British Council

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Group.png British Council   WebsiteRdf-entity.pngRdf-icon.png
British Council logo.svg
FounderUnited Kingdom Government
HeadquartersLondon, United Kingdom
TypeCultural Institution
Member ofEuropean Policy Centre
Sponsor ofInstitute for Strategic Dialogue
SubpageBritish Council/Transatlantic Network 2020
The British government's cultural propaganda body.

Official Narrative

The Council used to carry a discussion of the its own history on its website which states:

The British Council was founded as an organ of international propaganda. During the late 1920s an influential group of civil servants became convinced that ‘British’ values of parliamentary democracy could be subsumed by the rising tide of fascism. Their response was the British Committee for Relations with Other Countries, which became the British Council. Particular Council initiatives included the teaching of English, but political messages always came along with the language tuition[1]

Its Chair is Stevie Spring CBE. It answers to the Foreign, Commonwealth and Development Office.


The British Council aims to build mutually beneficial cultural and educational relationships between people in the United Kingdom and in other countries, and increase appreciation of the United Kingdom's creative ideas and achievements. Its overseas network extends over 110 countries. British Council libraries have however been closed in a number of countries judged of little strategic importance to the Council as it refocussed its activities on China and The Gulf. Council offices were closed in Lesotho, Swaziland, Ecuador and provincial Lander in Germany in 2000/2001 - as well as Belarus - prompting Parliamentary criticism; and there is currently a threat to British Council operations in Peru. Around 65% of its income is self-generated through teaching English, conducting examinations and managing aid and development projects. The remainder of the funding is provided by the Foreign and Commonwealth Office, which is providing a grant of £186.2 million for the year beginning 2005.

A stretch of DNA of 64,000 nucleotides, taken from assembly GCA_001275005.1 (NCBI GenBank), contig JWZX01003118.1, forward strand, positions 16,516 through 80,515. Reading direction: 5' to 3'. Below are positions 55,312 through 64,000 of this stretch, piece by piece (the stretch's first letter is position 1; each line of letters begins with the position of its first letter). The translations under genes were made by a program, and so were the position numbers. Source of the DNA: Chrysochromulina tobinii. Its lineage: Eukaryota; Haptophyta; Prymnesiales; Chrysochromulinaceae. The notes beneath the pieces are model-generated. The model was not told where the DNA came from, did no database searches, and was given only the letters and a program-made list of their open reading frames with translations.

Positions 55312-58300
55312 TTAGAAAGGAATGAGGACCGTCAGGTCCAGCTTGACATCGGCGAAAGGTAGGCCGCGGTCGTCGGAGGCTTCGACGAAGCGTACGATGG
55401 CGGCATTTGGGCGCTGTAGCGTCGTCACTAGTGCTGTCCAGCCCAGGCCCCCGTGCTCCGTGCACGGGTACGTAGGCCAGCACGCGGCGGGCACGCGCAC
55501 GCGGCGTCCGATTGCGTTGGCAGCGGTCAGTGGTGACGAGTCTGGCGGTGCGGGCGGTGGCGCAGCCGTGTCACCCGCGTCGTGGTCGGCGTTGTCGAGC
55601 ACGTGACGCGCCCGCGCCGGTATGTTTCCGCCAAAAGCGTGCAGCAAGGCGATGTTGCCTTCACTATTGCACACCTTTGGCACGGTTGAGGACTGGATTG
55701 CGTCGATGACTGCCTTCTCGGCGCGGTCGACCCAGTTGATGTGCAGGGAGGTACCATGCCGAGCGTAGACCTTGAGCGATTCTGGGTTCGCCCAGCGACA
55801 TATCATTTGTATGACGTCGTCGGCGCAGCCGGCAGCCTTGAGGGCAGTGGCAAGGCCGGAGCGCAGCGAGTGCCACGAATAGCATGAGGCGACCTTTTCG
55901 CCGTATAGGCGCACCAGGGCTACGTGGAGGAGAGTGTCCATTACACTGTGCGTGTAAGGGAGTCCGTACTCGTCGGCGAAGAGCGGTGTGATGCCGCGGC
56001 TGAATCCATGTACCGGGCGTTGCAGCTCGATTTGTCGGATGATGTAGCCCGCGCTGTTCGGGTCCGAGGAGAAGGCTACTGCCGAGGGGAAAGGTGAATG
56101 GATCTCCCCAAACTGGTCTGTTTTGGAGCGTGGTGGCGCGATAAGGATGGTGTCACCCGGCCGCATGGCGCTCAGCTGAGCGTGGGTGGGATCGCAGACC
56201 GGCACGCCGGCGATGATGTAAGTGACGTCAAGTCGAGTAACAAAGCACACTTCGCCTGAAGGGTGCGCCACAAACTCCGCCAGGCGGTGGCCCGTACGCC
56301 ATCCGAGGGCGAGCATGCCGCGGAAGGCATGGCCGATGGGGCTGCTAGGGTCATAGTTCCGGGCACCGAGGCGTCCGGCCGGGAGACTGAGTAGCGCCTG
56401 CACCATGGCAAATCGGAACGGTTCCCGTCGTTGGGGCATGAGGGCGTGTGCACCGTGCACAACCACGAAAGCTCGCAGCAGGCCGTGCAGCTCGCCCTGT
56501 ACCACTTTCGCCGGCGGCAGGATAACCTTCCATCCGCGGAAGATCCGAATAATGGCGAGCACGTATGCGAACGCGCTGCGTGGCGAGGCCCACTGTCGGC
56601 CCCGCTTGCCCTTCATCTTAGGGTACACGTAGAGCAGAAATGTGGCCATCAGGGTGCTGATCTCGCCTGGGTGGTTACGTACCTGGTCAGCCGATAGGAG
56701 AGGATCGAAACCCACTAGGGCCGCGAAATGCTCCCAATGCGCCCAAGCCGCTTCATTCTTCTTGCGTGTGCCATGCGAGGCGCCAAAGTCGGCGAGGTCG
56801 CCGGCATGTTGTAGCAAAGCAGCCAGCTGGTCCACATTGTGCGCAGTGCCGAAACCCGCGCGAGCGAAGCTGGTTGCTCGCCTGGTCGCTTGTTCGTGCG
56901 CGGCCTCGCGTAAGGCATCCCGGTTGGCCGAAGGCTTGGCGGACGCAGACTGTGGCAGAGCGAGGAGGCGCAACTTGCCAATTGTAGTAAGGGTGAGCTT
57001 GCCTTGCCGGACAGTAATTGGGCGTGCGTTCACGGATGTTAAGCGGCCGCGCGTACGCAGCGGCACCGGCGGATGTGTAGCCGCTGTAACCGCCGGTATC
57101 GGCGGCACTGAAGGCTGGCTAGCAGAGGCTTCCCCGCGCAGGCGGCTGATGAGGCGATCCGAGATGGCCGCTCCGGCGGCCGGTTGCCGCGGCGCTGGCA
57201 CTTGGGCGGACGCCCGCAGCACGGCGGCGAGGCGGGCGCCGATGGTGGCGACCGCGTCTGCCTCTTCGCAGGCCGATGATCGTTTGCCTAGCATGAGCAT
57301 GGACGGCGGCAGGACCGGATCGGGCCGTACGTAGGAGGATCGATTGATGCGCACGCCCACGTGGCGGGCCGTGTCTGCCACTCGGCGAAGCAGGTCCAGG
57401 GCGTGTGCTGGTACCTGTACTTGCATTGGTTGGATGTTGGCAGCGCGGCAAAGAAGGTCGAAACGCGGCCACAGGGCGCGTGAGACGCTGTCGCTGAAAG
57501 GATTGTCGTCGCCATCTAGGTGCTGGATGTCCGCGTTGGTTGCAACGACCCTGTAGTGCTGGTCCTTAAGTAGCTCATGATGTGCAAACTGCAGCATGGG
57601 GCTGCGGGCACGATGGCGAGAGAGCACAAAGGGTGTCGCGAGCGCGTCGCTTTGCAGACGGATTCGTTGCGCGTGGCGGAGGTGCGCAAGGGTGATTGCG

Founded in 1934 as the British Committee for Relations with Other Countries, the British Council was inspired by Sir Reginald ("Rex") Leeper's recognition of the importance of "cultural propaganda" in promoting Britain.

Board of Trustees

  • Stevie Spring CBE became Chairman of the British Council in August 2019, and is also Chairman of Mind, the mental health charity.
  • Mark Beddy is Chair of English Touring Opera and of London Symphony Orchestra Productions. He was previously a senior audit partner at Deloitte LLP.
  • Sir Stephen Deuchar CBE was director of Art Fund, the national charity for art, from 2010 to 2020. Previously he was founding director of Tate Britain.
  • Yasmin Diamond CB is Executive Vice President of Global Corporate Affairs at IHG.
  • Thomas Drew CMG is the Director General, Defence & Intelligence at the Foreign, Commonwealth & Development Office.
  • Richard Hookway is an experienced international business executive. He is a also a NED at Royal Vopak, Parkland Corp and Chair of Swim England.
  • David Lefevre is Director of the Edtech Lab at the Imperial College Business School and a serial entrepreneur.
  • Rageh Omaar is International Affairs Editor of ITV News and presents the channel's flagship News at Ten programme and current affairs programme 'On Assignment'.
  • Professor Malcolm Press is Vice-Chancellor of Manchester Metropolitan University, having worked previously at the Universities of Birmingham, Sheffield, and Manchester.
  • Clare Reddington is CEO of Watershed, co-Director of Bristol and Bath Creative R&D and a Visiting Professor at University of the West of England.
  • Dame Seona Reid DBE was Director of the Glasgow School of Art (1999 - 2013) and is Chair of National Theatre of Scotland and Vice Chair of Wasps Studios.